later, so it’s not like I’m missing anything.
It’s a wake for Liz O’Reilly. She was only
nineteen and died of a drug overdose - a heroin drug overdose to be
exact. It made the paper. There have been a lot of overdoses at
Laurel Community College in the last two months and it’s not the
kind of area you’d think would have a major drug problem. I mean,
pot, sure, but heroin? Heroin is a hardcore drug. It’s something
you’d expect to see a problem with in the inner city, not here in
the squeaky clean suburbs.
I saw the news article before I even read the
obituary. The obituary just said she was taken too soon from her
loving family. Nobody wants to admit that their kid was a druggie.
Things like that are never in the obituary. Her picture is what
really got to me. It made my heart constrict and everything, it was
so sad. Liz was really pretty from the photo. You’d never even
think of her as using drugs, at least not enough to overdose. Pot,
maybe. Alcohol, sure, she’s a teenager. Heroin, no way would she be
the type to even try it. I guess you can never tell, though. It’s
Liz looked like your average American girl -
dark hair, green eyes, tall, thin, and young. I’d bet anything that
they used her high school graduation photo for the obituary. It
just looked like one of those photos. Liz was smiling and clear
eyed, and had her whole life ahead of her. Now, instead, a year
later, she was dead and I was attending her funeral. You never knew
where life would take you or when it would be taken away from you.
Carpe diem, you know?
As a note, you have to be careful when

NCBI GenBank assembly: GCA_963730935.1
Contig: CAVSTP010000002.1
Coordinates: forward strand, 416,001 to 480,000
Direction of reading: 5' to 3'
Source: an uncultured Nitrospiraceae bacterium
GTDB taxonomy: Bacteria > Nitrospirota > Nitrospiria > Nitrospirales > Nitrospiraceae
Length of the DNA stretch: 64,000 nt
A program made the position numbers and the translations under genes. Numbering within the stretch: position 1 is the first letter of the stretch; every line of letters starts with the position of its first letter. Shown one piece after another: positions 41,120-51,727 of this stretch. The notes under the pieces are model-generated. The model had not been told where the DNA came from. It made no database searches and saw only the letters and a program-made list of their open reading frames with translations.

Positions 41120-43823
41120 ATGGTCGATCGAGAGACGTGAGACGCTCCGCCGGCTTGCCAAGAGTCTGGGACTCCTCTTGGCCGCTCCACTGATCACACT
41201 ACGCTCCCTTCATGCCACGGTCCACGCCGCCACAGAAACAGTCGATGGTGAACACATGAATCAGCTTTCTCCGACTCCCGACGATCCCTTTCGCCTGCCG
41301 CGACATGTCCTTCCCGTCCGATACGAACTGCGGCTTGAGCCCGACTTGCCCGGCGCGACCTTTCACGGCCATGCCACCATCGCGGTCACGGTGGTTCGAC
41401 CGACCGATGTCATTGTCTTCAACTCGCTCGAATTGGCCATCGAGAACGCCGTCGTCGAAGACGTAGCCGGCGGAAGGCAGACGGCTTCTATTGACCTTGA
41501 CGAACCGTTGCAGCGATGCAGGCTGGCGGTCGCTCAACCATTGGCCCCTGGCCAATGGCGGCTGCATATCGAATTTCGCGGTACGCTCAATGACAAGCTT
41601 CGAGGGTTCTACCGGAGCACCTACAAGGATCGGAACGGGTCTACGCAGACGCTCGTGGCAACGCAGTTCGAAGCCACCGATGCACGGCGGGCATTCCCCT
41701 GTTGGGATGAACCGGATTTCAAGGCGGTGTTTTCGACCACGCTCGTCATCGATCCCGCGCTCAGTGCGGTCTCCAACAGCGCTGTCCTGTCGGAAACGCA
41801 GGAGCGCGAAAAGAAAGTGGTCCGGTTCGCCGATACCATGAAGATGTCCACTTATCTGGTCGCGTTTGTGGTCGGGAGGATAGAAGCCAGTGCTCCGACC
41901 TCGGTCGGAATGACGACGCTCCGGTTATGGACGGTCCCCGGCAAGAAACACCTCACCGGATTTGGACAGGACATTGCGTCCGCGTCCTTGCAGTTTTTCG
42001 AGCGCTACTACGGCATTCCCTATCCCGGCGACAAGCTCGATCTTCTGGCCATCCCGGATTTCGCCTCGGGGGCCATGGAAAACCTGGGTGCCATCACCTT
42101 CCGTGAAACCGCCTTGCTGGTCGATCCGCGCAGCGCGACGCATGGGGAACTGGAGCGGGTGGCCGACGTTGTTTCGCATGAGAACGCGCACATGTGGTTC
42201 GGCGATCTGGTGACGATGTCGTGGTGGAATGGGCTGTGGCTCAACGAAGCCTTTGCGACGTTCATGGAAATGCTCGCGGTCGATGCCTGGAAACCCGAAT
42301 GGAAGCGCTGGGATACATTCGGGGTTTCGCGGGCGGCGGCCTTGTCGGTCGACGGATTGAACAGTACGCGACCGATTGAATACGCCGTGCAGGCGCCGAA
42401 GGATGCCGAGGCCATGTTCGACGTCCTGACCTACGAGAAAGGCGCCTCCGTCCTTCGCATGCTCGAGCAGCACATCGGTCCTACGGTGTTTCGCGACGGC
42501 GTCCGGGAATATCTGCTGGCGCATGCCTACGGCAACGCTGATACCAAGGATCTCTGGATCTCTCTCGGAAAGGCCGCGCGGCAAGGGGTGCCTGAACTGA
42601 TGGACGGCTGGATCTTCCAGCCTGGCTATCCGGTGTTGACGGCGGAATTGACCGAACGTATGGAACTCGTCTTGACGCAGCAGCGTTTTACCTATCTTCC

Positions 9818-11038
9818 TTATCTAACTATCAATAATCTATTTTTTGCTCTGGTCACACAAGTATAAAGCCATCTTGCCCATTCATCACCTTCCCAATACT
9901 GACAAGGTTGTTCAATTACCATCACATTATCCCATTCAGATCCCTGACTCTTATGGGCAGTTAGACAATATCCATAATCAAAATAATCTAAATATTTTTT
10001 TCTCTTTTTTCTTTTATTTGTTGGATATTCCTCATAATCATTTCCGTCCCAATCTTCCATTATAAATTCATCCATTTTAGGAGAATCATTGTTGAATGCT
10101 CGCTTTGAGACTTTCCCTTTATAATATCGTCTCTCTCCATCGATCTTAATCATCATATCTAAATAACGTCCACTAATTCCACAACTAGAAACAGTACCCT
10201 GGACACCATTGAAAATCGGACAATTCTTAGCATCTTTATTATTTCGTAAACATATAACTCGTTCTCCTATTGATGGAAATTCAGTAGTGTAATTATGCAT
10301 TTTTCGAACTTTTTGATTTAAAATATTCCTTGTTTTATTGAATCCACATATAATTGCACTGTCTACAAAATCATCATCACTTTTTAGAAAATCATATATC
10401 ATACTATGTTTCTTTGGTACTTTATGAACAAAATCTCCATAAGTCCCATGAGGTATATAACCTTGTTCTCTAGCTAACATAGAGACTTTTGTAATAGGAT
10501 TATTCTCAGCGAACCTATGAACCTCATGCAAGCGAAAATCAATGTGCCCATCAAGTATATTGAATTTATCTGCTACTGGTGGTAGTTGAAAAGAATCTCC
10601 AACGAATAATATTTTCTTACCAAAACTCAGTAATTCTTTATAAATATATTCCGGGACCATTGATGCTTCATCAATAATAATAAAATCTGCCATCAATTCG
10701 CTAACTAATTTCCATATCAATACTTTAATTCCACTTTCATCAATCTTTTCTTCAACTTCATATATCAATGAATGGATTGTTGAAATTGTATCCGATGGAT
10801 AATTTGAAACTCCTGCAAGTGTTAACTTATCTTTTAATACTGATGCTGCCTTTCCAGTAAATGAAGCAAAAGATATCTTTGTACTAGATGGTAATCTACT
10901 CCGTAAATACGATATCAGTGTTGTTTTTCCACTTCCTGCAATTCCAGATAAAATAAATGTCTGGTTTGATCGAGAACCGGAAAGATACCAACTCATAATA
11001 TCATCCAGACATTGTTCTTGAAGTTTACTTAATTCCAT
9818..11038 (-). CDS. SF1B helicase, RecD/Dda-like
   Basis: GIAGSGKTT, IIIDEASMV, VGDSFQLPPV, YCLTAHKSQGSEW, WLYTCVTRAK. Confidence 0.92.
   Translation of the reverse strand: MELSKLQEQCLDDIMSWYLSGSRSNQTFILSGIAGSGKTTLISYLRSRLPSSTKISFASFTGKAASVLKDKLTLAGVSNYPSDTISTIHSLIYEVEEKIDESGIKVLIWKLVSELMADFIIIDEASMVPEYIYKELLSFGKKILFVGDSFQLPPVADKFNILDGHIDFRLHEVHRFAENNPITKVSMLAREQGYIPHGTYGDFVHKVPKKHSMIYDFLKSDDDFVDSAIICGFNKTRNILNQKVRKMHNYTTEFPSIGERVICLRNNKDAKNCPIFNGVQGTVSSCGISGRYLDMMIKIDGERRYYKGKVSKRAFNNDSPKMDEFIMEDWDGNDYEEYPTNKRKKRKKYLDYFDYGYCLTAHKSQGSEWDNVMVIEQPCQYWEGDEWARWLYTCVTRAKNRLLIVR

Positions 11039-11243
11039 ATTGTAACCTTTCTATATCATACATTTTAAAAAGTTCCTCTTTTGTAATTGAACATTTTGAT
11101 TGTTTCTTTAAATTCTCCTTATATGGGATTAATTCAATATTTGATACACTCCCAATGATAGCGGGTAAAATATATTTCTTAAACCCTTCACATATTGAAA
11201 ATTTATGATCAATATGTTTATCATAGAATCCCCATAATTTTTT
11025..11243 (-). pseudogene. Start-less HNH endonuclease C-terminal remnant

crashing a funeral or a wake. I usually stay toward the back and
keep my head down. I like listening to everyone else talk, but I
don’t actually want to get in on the conversation. Talking to
people is a good way to get caught funeral crashing. I mean, you
can talk to people, but you have to be very, very careful what you
say. When the only info you have on a person is from an online
obituary, it’s very easy to get caught in a lie. Then again, it’s
not like the deceased is going to sit up in their coffin and say,
“No, I definitely don’t know that girl with the rusty hair.”
You also don’t want to be only one of three
people in attendance. Small funerals are a definite no-no. Then
you’re really forced to talk about the deceased and if you don’t
actually know them, well, people don’t take too kindly to funeral
crashers. It’s always better to attend a large funeral, so that
people don’t get too nosy about why you’re there. And, like I said,
I’ve gotten very good at blending into the wall in high school, so
I’m pretty good at it at funerals too.
Although, there was this one time that I
didn’t blend so well. Not that I’ve ever gotten caught, exactly,
but when I first started funeral crashing I did have a hiccup. It
was the only time I’ve almost gotten caught. Instead of just
sitting down and casually mingling, I got into a conversation and
an old man caught me in a lie about his dead nephew and started
screaming at me. That’s when I made my rule about only minimally
talking to people. It was a horrific scene. I acted like he’d gone
crazy with grief and then I feigned having to go to the restroom
really, really badly. I ended up climbing out the window to escape.
I never wanted that to happen again. I wasn’t trying to hurt
anyone. I just…wanted to be there.
I figured Liz’s funeral would be big enough,
being that she was young and all, that I could blend in with any of
the college students that might be there. I was right. There
weren’t a thousand, like I would have thought, but they may have
been waiting to turn out at the end of the night – the whole
fashionably late thing. Still, there were enough of them that I
wouldn’t look conspicuous. I had just thought that most of Laurel
Community College would show up. I mean, Liz had died so young, but
maybe Liz alienated people when she started to use drugs. I know I
would have been mad at her for killing herself.